• Health effects closely related to the frequency and type of
• Recent studies indicated that exposure to EMF might be
related to leukaemia and other types of cancer.
• EMF radiation might interfere with pacemakers and medical
• Exposure to EMF radiation in the microwave range might
cause damage to the retina.
• Induced current may cause tissue damage in areas
surrounding metal implants (Case in the DoD).
• Research on-going regarding Electromagnetic field
Radiation’s Health Effects.
• Identify the Frequency (Hz) and Wavelength (λ)of the
EMF source or sources that will be assed.
• Calculate the near and far fields (3 λ).
• Determine whether measurements will be done within
the near of far field (few cm’s to km’s depending on
frequency and wavelength).
• Consider interference from other sources (Same
• Commercial instruments and probes for measuring
measuring E or H
Near Field measure E, H or both (must comply with MPE limits
Far Field measure E or H and obtain S [S = E2/Z0 = H2*Z0] (must
comply with MPE limits imposed).
If uncertain measure both.
Imission: use of broadband instruments (non-tunable electromagnetic
radiation detectors), with isotropic E and H measurement probes
Emission: use of narrowband instruments (field intensity meters, tunable
spectrum analyzers, etc.), with antennae suitable for measurement
All instruments, antennae and probes must have a calibration certificate
(manufacturer or laboratory accredited in country of origin).
Record the value of the measurement, plus the uncertainties specified
(manufacturer), plus the error of the method used.
NIOSH: Manual for Measuring Occupational Electric and Magnetic Field
6 min Moving Average.
• Points of measurement:
• General in house areas with only a single source - Take measurement
at workstation if EMF Exposure at a workstation need to be measured.
• General in house areas with multiple sources - Divide area into square
meter squares. Take measurements in the middle of each square to
determine areas of high radiation (Map).
• Omni-directional systems (Antennas – Environmental/Community):
a minimum of 16 points
• Directional systems (Antennas – Environment/Community):
a minimum of 4 points in direction of max. propagation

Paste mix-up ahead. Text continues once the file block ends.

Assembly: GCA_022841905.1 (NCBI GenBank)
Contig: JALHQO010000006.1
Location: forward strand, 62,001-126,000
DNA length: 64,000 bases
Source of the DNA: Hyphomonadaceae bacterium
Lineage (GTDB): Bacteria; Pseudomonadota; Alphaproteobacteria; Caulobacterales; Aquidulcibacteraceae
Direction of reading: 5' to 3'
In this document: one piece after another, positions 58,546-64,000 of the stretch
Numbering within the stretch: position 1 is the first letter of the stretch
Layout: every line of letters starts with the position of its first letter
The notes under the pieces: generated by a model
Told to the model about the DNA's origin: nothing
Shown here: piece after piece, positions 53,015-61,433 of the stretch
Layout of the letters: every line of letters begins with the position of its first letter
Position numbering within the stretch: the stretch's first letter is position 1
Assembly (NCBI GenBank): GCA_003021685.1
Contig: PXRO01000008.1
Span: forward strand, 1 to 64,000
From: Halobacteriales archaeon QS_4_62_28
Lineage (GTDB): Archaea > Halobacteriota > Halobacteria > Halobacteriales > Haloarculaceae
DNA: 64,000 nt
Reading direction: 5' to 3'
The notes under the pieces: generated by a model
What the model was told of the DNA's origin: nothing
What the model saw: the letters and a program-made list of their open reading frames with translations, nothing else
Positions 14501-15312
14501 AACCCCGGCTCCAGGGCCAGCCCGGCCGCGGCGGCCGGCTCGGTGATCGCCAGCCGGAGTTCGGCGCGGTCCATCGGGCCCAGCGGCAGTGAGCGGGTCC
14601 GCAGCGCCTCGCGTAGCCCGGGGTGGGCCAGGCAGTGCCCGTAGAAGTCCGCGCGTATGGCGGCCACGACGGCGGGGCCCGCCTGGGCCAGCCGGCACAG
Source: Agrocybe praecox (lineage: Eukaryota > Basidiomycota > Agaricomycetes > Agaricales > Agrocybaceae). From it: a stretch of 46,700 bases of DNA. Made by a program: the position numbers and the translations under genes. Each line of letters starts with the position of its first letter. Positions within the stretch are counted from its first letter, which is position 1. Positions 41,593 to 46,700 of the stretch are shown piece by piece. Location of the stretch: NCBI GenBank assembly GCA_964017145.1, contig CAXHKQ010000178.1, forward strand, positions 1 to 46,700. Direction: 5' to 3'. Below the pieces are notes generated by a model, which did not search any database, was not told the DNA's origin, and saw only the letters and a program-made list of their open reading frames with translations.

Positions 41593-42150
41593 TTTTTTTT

12 remaining points according to character of radiation lobe.
• Inverse square law also applies to EM Fields. By
increasing the distance from the source will decrease
• Metal enclosures or EMF shielding can be used to shield
workers from EMF Radiation (depending on type of EM
• Ensure that all metal objects and structures in the vicinity
of an EMF source are properly earthed (Electrical
• Prevent workers with implanted medical devices or metal
implants to perform work near any EMF sources.
• Reduce exposure time exposed to EMF radiation.
• Conduct regular assessments in all high risk areas to
determine the efficacy of control measures.
• Conduct regular medical surveillance.
EMF (ELF) X
EMF (ELF) Y
EMF (ELF) Z
Position - 3
Welgedag Substation (6.6 kV
Substation Yard area).
Measurements were conducted in
central part of the yard at about 7m
underneath the 11 kV overhead
feed power line.
50 Hz E-Field
Strength (V m-
310.7 777.5 789.3 1150 10,000 V
50 Hz B-Field
0.5867 0.3048 0.3246 0.74 500 µT
TASKS AND COMMENTS
The calculated mean isotropic RMS value (derived from the max field strengths on the X, Y and Z vectors) for the E-Field at 11.50% of the Reference Value did not exceed the Reference Value of
10,000 V m-1 (@50 Hz) as prescribed by the ICNIRP Guidelines. It is unlikely that health effects related to E-Fields at the current frequency (50 Hz). The calculated E-Field Isotropic RMS value exceeds
the 1 kV m-1 action level for cardiac pacemakers, suggested by the ACGIH.
The calculated mean isotropic RMS value (derived from the max field strengths on the X, Y and Z vectors) of the B-Field at 0.148 % of the Reference Value did not exceed the Reference Value of 500
µT (@ 50 Hz) as prescribed by the ICNIRP Guidelines for the frequency established. It is unlikely that health effects related to B-Fields for the 50 Hz frequency might develop. The calculated B-Field
Isotropic RMS value did not exceed the 100 µT action level for cardiac pacemakers, suggested by the ACGIH.
Employees perform general maintenance, instrument checking and inspections near the 6.6 kV transformers.
The employees work a 9.5-hour shift in the area performing such activities.
No PPE was provided or worn by the employees while conducting the surveys in the mentioned area.
The source of exposure is the 11,000 V AC (50 Hz) feed cables/conductors and the transformer, situated in the close vicinity where maintenance is conducted.
No effective EMF shielding is provided for, serving as a barrier between the workers and the source in reducing exposure to EMF (ELF) Radiation.
No persons with cardiac pacemakers or any other implanted electronic medical devices are employed in the area.